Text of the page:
While many didn't expect much from Microsoft's Keynote Address at the 2011 Mobile World Congress, Steve Ballmer and company did find a way to surprise us. While the first part of the presentation was a re-cap of the progress Windows Phone 7 has made, the Microsoft CEO also touched on how well the new phones are being recieved by consumers. Nine out of ten Windows Phone users would recommend the phones to other and many feel that Windows Phone 7 is the easiest and most delightful to use.

Building phones that people love and that are operator friendly is the top priority at Microsoft. Ballmer also mentioned that the first update for Windows Phone 7 is only a few weeks away, being release in March and will include the copy/paste feature and overall performance enhancements. No surprises there.

But what was of some surprise is what's heading to Windows Phone 7 later this year. Here's a break down of the three major features in development for Windows Phone 7.

Internet Explorer 9: Internet Explorer 9 is heading to Windows Phone 7 and the demo presented by Joe Bellifoire was impressive. You will see HTML 5 support and hardware acceleration.  IE9 will use the same engines on both the PC and Windows Phone to allow for better consistency in operation and development. It will also make use of hardware acceleration to improve the overall user experience.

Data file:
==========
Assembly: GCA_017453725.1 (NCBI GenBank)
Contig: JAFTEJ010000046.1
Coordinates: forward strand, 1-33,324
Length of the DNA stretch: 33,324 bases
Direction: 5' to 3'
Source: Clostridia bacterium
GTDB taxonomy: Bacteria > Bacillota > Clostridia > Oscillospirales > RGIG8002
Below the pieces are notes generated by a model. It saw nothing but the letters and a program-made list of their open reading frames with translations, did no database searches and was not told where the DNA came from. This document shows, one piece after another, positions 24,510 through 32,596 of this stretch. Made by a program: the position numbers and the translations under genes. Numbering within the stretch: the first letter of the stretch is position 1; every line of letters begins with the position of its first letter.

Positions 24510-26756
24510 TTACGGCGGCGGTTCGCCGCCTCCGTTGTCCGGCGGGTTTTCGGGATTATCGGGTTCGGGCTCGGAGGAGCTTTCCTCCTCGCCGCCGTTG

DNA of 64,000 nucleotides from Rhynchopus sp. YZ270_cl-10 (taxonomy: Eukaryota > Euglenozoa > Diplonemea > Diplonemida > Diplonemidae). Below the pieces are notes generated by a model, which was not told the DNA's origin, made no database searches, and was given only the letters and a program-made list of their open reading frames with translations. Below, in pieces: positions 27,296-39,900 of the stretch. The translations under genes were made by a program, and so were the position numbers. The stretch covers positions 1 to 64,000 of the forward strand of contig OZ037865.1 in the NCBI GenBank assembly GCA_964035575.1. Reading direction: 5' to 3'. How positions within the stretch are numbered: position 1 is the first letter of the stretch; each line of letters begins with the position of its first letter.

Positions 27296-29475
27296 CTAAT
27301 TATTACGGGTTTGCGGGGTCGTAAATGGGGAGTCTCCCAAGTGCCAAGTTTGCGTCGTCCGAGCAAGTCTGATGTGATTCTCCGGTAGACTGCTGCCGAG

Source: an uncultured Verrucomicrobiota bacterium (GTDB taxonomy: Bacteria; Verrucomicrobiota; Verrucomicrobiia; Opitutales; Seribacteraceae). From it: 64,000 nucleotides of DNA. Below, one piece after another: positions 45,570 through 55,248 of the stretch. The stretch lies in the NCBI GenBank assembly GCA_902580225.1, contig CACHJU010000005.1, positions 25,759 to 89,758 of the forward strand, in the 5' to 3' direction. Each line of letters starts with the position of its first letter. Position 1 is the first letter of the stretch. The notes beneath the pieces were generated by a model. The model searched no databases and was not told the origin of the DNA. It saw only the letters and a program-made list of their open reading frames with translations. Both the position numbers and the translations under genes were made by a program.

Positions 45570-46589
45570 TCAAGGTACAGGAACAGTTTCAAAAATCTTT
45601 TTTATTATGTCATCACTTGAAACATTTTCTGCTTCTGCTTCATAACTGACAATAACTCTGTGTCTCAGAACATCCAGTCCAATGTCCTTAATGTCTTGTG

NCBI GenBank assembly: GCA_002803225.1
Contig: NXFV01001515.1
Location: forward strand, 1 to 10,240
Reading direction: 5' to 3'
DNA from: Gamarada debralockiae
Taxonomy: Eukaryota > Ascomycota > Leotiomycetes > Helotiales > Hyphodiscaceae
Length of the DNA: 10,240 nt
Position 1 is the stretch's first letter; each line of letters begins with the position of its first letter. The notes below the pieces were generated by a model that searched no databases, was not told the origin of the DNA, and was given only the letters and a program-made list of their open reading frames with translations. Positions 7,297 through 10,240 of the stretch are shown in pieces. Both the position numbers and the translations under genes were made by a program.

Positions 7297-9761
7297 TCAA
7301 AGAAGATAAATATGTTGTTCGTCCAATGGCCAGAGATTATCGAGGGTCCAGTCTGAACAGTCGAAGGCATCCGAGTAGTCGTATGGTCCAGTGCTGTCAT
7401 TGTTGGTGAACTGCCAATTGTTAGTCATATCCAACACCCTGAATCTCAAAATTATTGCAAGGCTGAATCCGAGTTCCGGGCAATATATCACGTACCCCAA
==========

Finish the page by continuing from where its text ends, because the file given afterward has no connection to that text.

Skydrive Integration: One of the glaring omissions from the Windows Phone 7 Office Hub is the lack of access to your Skydrive Account. Updates later this year will allow you to access Skydrive directly from your Windows Phone. [Users get 25GB of storage space]

Multi-Tasking: We've already touched on this but sometime in 2011 we'll see a more traditional multi-tasking ability come to Windows Phone 7. Multi-tasking that will let you resume apps instantly and that will bring a Task Switching View (e.g. Task Manager) that will allow for you to switch easily between apps. Microsoft hopes to bring a balance between protecting your phone's battery and having the ability to easily switch between apps.

There was also mention of Twitter and Kinect integration with future updates. They didn't expand much on the Twitter aspect beyond saying it would be integrated into the People Hub.  But the Kinect integration looked interesting. This would turn your Windows Phone 7 device into a companion for the Kinect. In the video demonstration of this feature, the Windows Phone becomes a controller of sorts for the Kinect games. It turns a game of dodge ball into a two person game where you launch the balls from your Windows Phone and you opponent dodges them via the Kinect.

Nokia's CEO, Steve Elop, also made a cameo during the presentation to re-cap the events from the past few days concerning the Microsoft/Nokia partnership. He re-affirmed Nokia's commitment to provide the best ecosystem possible and that the partnership with Microsoft is a balance. Ballmer commented that scale and variety will help Windows Phones to thrive but also recognized that fragmentation, that is plaguing other platforms, will make the system suffer.

As always, Ballmer hinted that there was more to come with Windows Phone 7 updates. The one thing that struck me from the presentation is that Windows Phone 7 is a work in progress. Progress that Microsoft and its partners are making in careful, strategic steps in hopes of providing a competitive platform.